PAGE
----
Album Review: Freddie Gibbs’ ‘Shadow of a Doubt’ Mixtape


Anisa Jibrell – News Writer

With the release of Piñata last year, a collaborative LP with West Coast producer Madlib, the Gary, Indiana rapper Freddie Gibbs showed a big improvement through the inclusion soulful twists that casted a new light on his hard-hitting lyrics.

While his newest project is not the Pinata 2.0 his fans were hoping for, that’s okay. In what is arguably Gibbs’ most personal project to date—Shadow of a Doubt—he blends melodies and compactly written verses to deliver a despairingly nihilistic mixtape. It’s a debilitating tale of self-awareness, where Gibbs’ is spiraling out of control in the obligatory haze of sex, guns, and euphoria. Gibbs is mentally preoccupied by his painful past and unforeseeable future.

On first listen, the mixtape starts off strong with the four compelling opening tracks. ‘Rear View’ is a stellar intro track, narrating his California lifestyle with spooky production and grim lyrics.

Then the mixtape starts to lose steam after the distorted beats on ‘Mexico’ with Tory Lanez. A number of the tracks grow on you, one of them being, Packages, where Gibbs raps over a buggy trap beat that feels incredibly awkward at first but only because we’re not used to hearing Gibbs in this context. So what’s the verdict?

After giving the track time to register, I can honestly say that Gibbs on trap beats is enjoyable. What was once an unbearable track went from sounding like an annoying UPS version of “Flicka the Wrist,” to something catchy and substantial.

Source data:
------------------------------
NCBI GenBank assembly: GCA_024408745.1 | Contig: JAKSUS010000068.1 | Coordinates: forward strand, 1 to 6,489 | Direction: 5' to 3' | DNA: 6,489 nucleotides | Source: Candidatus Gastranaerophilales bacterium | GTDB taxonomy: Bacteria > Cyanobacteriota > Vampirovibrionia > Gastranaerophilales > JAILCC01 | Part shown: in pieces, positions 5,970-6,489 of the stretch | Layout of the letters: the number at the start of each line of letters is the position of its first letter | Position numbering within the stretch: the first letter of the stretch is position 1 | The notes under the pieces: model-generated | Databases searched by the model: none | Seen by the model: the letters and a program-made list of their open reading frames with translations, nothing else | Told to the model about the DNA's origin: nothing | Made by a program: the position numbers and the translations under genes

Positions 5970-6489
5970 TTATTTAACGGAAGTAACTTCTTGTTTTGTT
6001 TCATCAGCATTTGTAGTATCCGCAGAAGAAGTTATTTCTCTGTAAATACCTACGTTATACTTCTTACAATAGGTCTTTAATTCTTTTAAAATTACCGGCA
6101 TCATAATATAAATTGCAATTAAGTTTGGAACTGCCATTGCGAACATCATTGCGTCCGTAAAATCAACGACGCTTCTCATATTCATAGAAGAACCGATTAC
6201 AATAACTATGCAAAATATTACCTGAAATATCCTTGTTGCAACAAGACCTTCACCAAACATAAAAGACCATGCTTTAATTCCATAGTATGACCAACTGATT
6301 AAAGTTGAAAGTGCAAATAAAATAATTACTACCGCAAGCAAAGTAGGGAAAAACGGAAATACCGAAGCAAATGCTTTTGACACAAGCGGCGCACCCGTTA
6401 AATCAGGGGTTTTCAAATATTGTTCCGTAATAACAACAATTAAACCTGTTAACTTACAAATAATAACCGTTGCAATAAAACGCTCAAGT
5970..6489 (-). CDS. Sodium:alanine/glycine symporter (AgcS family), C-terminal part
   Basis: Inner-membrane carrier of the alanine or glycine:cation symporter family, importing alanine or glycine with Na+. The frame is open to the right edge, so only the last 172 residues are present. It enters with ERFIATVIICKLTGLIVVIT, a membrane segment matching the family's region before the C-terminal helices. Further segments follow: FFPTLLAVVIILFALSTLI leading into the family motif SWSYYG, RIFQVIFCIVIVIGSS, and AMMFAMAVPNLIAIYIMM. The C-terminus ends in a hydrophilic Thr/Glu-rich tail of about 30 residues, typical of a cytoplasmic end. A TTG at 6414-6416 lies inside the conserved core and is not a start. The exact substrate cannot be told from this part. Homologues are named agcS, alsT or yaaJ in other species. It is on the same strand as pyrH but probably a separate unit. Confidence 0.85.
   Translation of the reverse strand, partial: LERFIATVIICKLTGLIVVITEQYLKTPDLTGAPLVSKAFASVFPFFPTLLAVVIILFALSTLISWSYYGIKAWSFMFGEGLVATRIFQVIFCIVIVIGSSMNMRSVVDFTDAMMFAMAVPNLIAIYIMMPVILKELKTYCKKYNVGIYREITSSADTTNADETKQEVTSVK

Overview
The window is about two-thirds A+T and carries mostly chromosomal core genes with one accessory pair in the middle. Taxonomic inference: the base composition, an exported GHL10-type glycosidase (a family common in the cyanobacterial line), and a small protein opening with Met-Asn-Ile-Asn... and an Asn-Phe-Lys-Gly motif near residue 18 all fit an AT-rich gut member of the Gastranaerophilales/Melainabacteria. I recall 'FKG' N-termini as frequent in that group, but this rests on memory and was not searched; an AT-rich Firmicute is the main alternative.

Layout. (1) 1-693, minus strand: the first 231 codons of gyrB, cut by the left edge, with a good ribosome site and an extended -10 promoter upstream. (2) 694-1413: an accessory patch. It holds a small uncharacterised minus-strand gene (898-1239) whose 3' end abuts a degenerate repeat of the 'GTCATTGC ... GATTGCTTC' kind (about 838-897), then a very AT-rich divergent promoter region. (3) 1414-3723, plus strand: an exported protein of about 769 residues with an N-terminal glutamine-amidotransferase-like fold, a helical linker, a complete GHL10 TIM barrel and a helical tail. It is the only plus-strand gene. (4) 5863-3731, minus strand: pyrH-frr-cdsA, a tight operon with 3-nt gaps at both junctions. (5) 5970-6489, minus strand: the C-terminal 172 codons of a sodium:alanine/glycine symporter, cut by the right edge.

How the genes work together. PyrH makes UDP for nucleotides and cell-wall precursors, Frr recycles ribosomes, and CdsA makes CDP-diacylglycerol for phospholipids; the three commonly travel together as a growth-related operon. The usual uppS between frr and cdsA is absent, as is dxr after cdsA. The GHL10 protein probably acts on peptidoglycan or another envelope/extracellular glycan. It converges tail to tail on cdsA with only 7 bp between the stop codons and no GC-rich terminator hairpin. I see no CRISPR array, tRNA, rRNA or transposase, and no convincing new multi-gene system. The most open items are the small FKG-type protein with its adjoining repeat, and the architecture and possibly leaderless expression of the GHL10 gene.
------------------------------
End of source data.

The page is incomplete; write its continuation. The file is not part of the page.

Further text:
Gibb’s shows off his strong suits–storytelling and sampled beats, but eventually goes turtle to rabbit. The mixtape ends on a weak note with the one-dimensional lyrics and defective trap beats on “Cold A** N***a,” but shows that Gibbs is willing to compromise his gangsta’ rap style.

The project could’ve retained a sense of completion if two tracks got the ax.  The first—Cold A** N***a—that featured overpowering beats. Although his flow had an interesting similarity to T.I. in his Urban Legend/King years—it was severely lacking in cohesion.

The second is ‘Basketball Wives,’ a Max B-esque track that is literally drowning in auto tune, to the point where someone needs to save it. It’s almost as if Gibbs had been rushing to put out a piece of work before perfecting it. Fortunately, the mixtape has two bonus tracks that kind of make up for it, and the bass on ‘The Boy’ is a force to be reckoned with.

Lines from “Forever And A Day’ travel deep into the souls of kids who were kicked out of their homes, and looked to the streets for belonging. In ‘Careless’ Gibbs talks about his financial missteps in California and explores his vocals on a George Michael sample.

It’s the perfect song to accompany you on a grocery store trip, and even better if you’re wearing a bubble vest. Though Gibbs compromises a bit he doesn’t completely stray away, and he makes that crystal-clear. The mixtape packs a lyrical punch as he gasps for air between densely written verses on what should’ve been the last track–Freddie Gordy.

Even though a handful of tracks must grow on you, the project taps into various styles and changes production with ease. Overall this is one of his most progressive projects yet. He’s experimenting with new sounds from the current rap scene, but his heart still remains with treasured nineties rap icons.

Gibbs doesn’t embellish, but rather self-examines and questions uncertainties and his growth with this compelling narrative.

Photo Credit: Kmeron

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